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The impact of sea water immersion on the viability of psammophilous species Leymus racemosus subsp. sabulosus and Ammophila arenaria
Vergiev, S.; Filipova-Marinova, M.; Trifonova, E.; Kotsev, I.; Pavlov, D. (2013). The impact of sea water immersion on the viability of psammophilous species Leymus racemosus subsp. sabulosus and Ammophila arenaria. C. R. Acad. Bulg. Sci. 66(2): 211-216
In: Доклади на БАН = Comptes rendus de l'Académie Bulgare des Sciences = Dokladi na Balgarskata Akademija na Naukite. Akademija: Sofiâ. ISSN 1310-1331, more
Peer reviewed article  

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Keywords
    Ammophila arenaria (L.) Link [WoRMS]; Leymus racemosus subsp. sabulosus; Marine
Author keywords
    Leymus racemosus subsp. sabulosus , Ammophila arenaria , immersion tolerance, viability, IDF models

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  • Innovative coastal technologies for safer European coasts in a changing climate, more

Authors  Top 
  • Vergiev, S.
  • Filipova-Marinova, M.
  • Trifonova, E.
  • Kotsev, I.
  • Pavlov, D.

Abstract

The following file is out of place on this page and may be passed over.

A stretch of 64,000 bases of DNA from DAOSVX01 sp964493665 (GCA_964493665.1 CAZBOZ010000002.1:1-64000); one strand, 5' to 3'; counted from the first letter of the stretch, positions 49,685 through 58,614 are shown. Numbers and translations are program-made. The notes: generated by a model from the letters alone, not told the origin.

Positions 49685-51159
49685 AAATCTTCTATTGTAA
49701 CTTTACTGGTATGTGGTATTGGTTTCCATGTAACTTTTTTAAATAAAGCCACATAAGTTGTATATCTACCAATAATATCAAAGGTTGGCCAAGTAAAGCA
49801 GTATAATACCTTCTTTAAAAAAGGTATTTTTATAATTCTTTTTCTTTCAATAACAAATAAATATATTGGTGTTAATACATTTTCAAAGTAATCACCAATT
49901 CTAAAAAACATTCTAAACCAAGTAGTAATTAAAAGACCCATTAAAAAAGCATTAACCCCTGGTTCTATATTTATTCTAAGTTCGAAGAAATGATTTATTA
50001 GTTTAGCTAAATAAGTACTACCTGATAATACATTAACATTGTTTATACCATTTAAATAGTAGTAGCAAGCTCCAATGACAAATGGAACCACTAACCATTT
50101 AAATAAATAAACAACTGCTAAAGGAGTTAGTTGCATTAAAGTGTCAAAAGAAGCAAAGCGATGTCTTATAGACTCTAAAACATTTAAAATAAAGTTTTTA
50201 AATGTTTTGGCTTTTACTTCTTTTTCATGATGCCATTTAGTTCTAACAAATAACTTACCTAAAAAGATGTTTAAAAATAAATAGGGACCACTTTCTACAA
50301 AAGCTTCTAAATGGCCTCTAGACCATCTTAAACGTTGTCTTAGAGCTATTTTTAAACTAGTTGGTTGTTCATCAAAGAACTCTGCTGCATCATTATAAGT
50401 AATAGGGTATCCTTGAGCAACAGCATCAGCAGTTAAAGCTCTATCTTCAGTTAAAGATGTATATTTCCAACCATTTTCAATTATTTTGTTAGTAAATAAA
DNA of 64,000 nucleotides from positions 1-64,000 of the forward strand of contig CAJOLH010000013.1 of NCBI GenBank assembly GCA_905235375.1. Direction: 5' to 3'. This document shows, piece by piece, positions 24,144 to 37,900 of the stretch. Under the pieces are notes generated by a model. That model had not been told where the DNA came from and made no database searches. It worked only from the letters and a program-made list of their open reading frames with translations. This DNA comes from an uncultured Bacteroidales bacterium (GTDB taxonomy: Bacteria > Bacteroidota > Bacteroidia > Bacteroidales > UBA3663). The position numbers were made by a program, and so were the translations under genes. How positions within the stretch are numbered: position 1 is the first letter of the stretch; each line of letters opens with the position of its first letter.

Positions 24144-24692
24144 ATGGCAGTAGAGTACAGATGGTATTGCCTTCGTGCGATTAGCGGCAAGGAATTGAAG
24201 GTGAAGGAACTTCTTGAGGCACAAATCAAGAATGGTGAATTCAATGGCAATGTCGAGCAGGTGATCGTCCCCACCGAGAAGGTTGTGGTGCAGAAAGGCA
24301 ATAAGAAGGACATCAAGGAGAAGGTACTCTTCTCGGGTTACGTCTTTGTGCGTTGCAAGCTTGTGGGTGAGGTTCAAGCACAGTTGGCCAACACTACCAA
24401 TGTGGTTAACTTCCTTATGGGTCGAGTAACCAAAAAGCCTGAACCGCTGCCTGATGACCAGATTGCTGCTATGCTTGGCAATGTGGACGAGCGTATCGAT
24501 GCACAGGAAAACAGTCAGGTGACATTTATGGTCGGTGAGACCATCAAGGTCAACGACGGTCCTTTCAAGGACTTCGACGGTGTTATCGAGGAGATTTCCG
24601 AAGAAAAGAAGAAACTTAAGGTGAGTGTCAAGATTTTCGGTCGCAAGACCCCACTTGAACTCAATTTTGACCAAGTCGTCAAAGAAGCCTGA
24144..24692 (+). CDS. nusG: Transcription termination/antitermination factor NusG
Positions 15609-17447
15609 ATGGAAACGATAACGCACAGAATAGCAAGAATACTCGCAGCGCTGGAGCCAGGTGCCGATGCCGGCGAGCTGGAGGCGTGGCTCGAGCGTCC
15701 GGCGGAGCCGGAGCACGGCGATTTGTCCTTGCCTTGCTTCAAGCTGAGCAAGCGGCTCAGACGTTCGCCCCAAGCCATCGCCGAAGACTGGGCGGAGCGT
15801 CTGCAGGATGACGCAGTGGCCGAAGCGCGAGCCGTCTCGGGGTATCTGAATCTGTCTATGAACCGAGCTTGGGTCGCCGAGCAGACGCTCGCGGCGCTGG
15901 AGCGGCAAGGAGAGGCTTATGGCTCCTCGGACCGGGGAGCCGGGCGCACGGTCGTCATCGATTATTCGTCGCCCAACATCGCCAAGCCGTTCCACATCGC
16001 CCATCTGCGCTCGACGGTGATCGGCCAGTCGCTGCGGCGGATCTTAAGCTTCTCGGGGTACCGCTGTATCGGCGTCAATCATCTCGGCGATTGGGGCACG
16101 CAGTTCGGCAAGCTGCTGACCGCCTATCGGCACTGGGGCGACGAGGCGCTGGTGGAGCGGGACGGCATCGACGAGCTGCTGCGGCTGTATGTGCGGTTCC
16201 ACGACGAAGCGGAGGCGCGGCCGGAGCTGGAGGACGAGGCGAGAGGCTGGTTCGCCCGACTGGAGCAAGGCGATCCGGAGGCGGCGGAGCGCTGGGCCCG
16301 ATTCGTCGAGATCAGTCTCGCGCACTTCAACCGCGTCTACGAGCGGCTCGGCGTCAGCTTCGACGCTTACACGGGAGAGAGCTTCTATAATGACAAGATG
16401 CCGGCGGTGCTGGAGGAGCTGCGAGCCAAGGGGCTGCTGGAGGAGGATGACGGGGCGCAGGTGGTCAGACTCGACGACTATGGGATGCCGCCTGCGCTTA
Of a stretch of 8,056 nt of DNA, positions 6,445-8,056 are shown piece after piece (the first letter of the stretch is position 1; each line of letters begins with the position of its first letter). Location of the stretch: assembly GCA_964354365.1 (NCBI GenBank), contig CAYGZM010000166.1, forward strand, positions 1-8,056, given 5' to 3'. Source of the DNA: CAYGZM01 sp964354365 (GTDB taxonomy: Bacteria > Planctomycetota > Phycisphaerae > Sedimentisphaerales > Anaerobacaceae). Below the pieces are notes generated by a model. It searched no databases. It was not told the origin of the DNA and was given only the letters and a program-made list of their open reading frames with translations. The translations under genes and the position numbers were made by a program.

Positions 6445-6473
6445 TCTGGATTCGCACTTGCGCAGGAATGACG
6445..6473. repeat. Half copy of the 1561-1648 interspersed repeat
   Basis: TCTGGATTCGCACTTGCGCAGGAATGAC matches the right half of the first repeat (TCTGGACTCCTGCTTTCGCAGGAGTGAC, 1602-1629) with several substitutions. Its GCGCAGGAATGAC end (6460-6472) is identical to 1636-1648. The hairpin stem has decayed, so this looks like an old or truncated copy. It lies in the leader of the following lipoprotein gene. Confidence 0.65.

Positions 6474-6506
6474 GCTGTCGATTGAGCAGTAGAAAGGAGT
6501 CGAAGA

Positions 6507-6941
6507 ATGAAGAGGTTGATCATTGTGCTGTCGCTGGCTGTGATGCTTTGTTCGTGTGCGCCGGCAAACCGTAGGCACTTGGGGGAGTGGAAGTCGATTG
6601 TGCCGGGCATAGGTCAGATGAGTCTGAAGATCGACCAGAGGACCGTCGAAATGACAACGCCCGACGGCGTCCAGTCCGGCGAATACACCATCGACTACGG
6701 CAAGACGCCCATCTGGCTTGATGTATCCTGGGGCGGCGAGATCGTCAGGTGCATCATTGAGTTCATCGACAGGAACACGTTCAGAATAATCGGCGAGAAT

Leymus racemosus (Lam.) Tzvelev subsp. sabulosus (M. Bieb.) Tzvelev (mammoth wildrye) and Ammophila arenaria (L.) Link (marram grass) are perennial, psammophilous species which dominate sand dunes due to their biological characteristics. Their communities have an important role in the formation of the natural vegetation cover of coastal sand strips along the Bulgarian Black Sea Coast. This study provides the first systematic analysis of tolerance of L. racemosus subsp. sabulosus and A. arenaria to sea water immersion along the Bulgarian Black Sea Coast. It aims to determine effects of flooding stress on whole plants and how long rhizomes can remain viable in sea water. Two experiments establish that decomposition of leaves of immersed plants starts from the 7th day. A growth of stems and root sprouts is observed on the same day. There are no visible decompositions of stems, roots and rhizomes till the end of the experiment (20th day). Rhizomes from the investigated species are able to regenerate after 30 days of submergence and bud viability appears to be enhanced slightly by sea water. L. racemosus subsp. sabulosus shows higher bud viability than A. arenaria . The possible negative consequences of flooding to L. racemosus and A. arenaria communities based on experimental results, hydrodynamical modelling, detailed topography, bathymetry surveys and detailed GIS mapping on Panorama Beach are discussed.

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